Democrats are lining up to run against President Trump, and they will be confronting a unique challenge. Not only are they running against an incumbent president, a historically difficult feat, but they must run against populism. In his book “What is Populism,” Jan-Werner Muller argues that to beat populists, nations must form a “new social contract” between the disadvantaged and the elite. Those who feel too excluded from the political process are more likely to vote for a populist who claims to be the only voice that can represent them. Populist leaders who reject pluralism in this way, as he argues throughout the book, are especially likely to attempt to dismantle liberal democratic institutions in order to advance their singular agenda. Fighting such populists by attempting to exclude them from running would only feed into their narrative, and would undermine the pluralism one is trying to protect. Instead, anti-populists should unearth the grievances that cause some voters to feel disengaged from politics as usual to begin with, in an effort to make them feel represented once more.
Democrats who hope to beat Trump must start by identifying who are the voters who might have supported him because they felt he gave them a voice when no one else did. feel left out. There are many such groups of disenchanted voters in the United States right now, each feeling excluded for different reasons. But the white working class in particular is often discussed as the reason Donald Trump won. They supported him in huge numbers, after previously supporting Democrats. These voters are often located in communities that have experienced industrial decline and a lack of economic opportunities. There is much debate about whether the dramatic shift in their support is based on general economic grievances that the incumbent Democratic president failed to resolve, or racial resentment, their perception that the Democratic party cares more about advancing racial diversity than about advancing their interests. But these two grievances could be thought of as the same—this economically depressed group is especially liable to feel resentful towards anyone they see as being given special favors, an especially common characteristic of populist-leaning voters.
There is another group of voters who hold the reason for Trump’s victory—but in their case by not voting. This group is African-Americans. Trump benefited from low turnout among African American communities in swing states like Wisconsin. African Americans also face meager economic opportunities, but they also hold decades-long grievances about unaddressed racial discrimination going back to slavery. They may be unwilling to vote for a candidate who promises nothing substantial in the way of addressing this legacy of injustices.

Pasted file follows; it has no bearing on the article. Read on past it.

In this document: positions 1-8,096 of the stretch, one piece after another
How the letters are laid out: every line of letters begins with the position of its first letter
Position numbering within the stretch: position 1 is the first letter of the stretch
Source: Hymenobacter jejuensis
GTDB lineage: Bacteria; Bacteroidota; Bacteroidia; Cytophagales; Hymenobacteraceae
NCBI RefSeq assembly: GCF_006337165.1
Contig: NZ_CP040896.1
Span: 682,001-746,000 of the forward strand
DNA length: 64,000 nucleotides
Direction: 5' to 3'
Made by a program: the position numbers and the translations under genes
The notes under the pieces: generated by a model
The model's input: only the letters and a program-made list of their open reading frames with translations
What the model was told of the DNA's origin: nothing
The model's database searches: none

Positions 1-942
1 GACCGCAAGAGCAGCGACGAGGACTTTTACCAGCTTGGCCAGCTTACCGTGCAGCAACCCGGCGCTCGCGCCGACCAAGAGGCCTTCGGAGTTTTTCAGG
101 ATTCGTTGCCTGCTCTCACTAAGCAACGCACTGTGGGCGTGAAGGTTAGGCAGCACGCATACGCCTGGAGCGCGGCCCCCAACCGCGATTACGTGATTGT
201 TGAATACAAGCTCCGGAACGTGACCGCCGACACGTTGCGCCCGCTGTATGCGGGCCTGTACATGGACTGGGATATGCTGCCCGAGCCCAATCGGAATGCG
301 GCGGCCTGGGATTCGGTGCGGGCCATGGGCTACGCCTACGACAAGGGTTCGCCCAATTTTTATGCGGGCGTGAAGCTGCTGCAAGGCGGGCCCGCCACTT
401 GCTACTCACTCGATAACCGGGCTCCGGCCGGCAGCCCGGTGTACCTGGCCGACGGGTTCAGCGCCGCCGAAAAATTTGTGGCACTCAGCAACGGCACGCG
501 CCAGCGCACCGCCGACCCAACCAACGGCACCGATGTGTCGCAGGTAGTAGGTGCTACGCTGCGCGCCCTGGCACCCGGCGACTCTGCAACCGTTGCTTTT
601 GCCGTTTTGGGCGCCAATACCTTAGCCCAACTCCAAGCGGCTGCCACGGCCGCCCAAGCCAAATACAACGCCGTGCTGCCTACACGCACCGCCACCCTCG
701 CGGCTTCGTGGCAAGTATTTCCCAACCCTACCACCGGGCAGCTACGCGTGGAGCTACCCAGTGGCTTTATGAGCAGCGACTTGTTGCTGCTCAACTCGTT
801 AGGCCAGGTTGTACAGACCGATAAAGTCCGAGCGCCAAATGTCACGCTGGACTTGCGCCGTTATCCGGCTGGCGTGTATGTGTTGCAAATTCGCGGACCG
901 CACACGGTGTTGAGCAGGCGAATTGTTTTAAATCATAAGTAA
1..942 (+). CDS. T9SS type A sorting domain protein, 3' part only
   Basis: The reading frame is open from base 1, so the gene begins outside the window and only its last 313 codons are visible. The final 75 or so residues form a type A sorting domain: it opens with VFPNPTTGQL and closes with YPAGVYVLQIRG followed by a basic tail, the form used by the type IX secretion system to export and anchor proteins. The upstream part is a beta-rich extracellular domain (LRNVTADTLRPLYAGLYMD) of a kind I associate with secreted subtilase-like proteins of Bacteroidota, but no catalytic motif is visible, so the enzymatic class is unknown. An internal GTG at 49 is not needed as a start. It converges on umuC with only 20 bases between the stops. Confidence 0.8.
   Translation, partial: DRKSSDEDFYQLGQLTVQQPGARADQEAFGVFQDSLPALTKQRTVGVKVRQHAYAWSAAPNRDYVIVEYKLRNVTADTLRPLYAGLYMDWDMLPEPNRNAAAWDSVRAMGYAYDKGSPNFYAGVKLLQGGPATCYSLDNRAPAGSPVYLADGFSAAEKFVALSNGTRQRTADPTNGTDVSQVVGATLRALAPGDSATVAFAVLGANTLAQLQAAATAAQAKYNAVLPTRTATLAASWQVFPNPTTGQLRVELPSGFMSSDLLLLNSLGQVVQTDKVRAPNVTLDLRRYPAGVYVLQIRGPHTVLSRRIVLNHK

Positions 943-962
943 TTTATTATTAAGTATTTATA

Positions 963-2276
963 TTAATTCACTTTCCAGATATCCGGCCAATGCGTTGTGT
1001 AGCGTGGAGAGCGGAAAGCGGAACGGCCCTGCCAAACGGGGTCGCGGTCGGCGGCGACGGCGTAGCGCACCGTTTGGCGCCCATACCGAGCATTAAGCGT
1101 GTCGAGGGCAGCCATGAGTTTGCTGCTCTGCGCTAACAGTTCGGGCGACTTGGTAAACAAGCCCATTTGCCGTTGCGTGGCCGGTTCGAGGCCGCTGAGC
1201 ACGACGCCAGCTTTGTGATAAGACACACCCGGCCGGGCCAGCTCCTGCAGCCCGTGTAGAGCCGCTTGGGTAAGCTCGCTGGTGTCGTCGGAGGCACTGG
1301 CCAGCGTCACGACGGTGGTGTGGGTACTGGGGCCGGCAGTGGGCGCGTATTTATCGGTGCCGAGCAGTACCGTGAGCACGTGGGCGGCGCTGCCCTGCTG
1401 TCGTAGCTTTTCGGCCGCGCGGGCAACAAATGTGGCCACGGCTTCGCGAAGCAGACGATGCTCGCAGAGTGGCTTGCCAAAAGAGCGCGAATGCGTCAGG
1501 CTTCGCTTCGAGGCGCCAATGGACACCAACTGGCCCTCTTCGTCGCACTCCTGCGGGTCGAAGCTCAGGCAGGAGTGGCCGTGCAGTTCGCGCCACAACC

The many candidates running for the Democratic nomination for President are offering various strategies to mobilize both categories of voters to vote for them. They vary in how they balance their strategies for each category. Young upstart Pete Buttigieg, for instance, is focusing primarily on a message of economic opportunity, emphasizing his job-creating record as mayor of South Bend. He makes the case that as a young American he is personally invested in bold, forward-thinking new ideas (though he is a bit light on the specifics). He could be appealing to either group with his optimistic narrative. Kamala Harris and Bernie Sanders, meanwhile, have both discussed reparations for African American descendants of slaves, clearly targeted more towards mobilizing the black vote. This kind of policy may well improve black turnout in the states Democrats must win—but it might simultaneously further worsen the Democratic party brand among the white working class, who would resent having to subsidize anyone when they are already down and out. All the candidates will choose their key constituencies differently, but they all have the same goal in mind—providing voters with an alternative to decades of not being listened to. Fortunately, none of them so far seems to be a populist.